ts transgenic. Meaning that they contain genes from other species. Transgenic plants are now an important part of our food supply. The majority of these plants contain genes that produce natural insecticide, so the crops don’t have to be sprayed with synthetic pesticides. Transgenic animals have been used to study genes and to also improve our food supply. Some of this livestock now have extra copies of growth hormone genes which lead to animals growing faster and producing leaner meat than ordinary animals. Not only does this have an affect on the population, but so does cloning. Cloning is a member of a population of genetically identical cells produced from a single cell. Ian Wilmut was the first successful biologist to clone an animal and in this case a sheep in 1997. First the nucleus of an egg cell is removed, the cell is fused with a cell taken from
another adult, the fused cell begins to divide, and the embryo is then placed in the reproductive system of a mother; from there on it develops normally. Researchers hope that cloning will enable them to make copies of transgenic animals and could possibly save endangered species. Whether it’s good or bad, genetic engineering has sparked a growth and change in the way we interact with living things.
What does the gene editing future hold for us? Well, the main possibility is changing a living cell’s DNA. Currently, with a new method that’s been developed called CRISPR, it promises to dramatically improve the ability to edit the DNA of any species; including humans. The CRISPR method is based on a natural system used by bacteria to protect themselves from infection by viruses. When the bacteria knows there is a virus, i
t forms two separate RNA’s to cut and replace a part of the virus’s DNA. The virus eventually breaks down and is unharmful. This method can occur in an adult or an embryo, which would be genome editing. Genome editing, using the CRISPR method, would be basically programming the bacteria to detect a mutation in any DNA rather than just a virus DNA. That way the bacteria will get rid of any chance of a mutation occurring for the future of the adult or the embryo. If this succeeds, the capabilities are endless. Scientists could change any DNA sequence in an embryo. That amount of access could make room for parents to extend the lifespan of their child and decrease or even remove diseases entirely. As well as the opportunity to form medicines and vaccines made for specific mutations. In the long run, the potential in our approaching generations are increasing.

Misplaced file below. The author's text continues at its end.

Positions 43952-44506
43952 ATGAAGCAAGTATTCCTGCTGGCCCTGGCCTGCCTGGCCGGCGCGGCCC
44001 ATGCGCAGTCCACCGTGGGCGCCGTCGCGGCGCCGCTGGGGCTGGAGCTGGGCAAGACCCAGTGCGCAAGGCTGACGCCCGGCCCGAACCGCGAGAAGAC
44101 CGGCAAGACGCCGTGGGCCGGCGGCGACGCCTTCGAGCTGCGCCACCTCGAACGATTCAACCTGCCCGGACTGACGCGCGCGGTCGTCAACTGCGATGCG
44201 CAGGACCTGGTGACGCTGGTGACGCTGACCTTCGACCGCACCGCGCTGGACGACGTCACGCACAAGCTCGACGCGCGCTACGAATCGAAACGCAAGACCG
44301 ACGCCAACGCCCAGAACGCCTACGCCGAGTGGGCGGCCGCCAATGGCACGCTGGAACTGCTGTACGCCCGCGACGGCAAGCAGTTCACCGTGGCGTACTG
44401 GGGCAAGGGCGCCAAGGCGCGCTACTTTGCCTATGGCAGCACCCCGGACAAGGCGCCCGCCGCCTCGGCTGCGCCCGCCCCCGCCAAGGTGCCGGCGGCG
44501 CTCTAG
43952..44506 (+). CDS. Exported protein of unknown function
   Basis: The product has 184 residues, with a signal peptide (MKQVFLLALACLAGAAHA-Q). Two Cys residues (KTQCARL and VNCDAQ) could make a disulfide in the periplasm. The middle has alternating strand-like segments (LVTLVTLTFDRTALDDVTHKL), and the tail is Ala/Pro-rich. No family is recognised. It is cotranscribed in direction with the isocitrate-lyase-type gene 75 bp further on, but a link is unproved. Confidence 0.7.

An innovation leads to revolutionary findings, but that is not to say that it also presents itself to new problems. Engineering specific traits into select species threatens the
planet’s biodiversity by upsetting the natural balance. Engineered organisms spread their genes into the gene pool. Once edited organisms are released, there will be no recalls, and as they continue to upset nature, it may be impossible to undo the damage. Another leading issue is choosing characteristics of children which could lead to wealthy people being able to afford this luxury while others cannot. People with power could take advantage of the opportunity and make their child/children “perfect” as they want them to be. An entire breakdown in the social order of society would come up and there would be one more thing added to discriminate against. Whether you’re genetically engineered or not, there will always be dangers and risks. A gene could land in a spot other than where you want it and cause harm by being expressed in unusual ways; possibly another mutation/disease or even death. Maybe I’m thinking ahead of myself, but there should always be questionable doubt.
Is genetic editing or any other gene tinkering ethical for our society? I asked myself that question every time I went back to this blog, and I still can’t sort the pros from the cons. Diseases and mutations can be taken out of a person or embryo with gene editing, but
there will constantly be the nagging danger and risk that could leave you off worse than before. Honestly, gene editing shouldn’t be allowed until further research due to all of the questions and concerns the public have from the little information that’s provided and backed up. Perfection is impossible to define and I’d rather live imperfect than doing something to myself that I might regret. Our future is based upon the choices we make and in doing so we should be cautious of the outcome.
Miller, Kenneth R., and Joseph S. Levine. Biology. Englewood Cliffs, NJ: Prentice Hall, 1993. Print.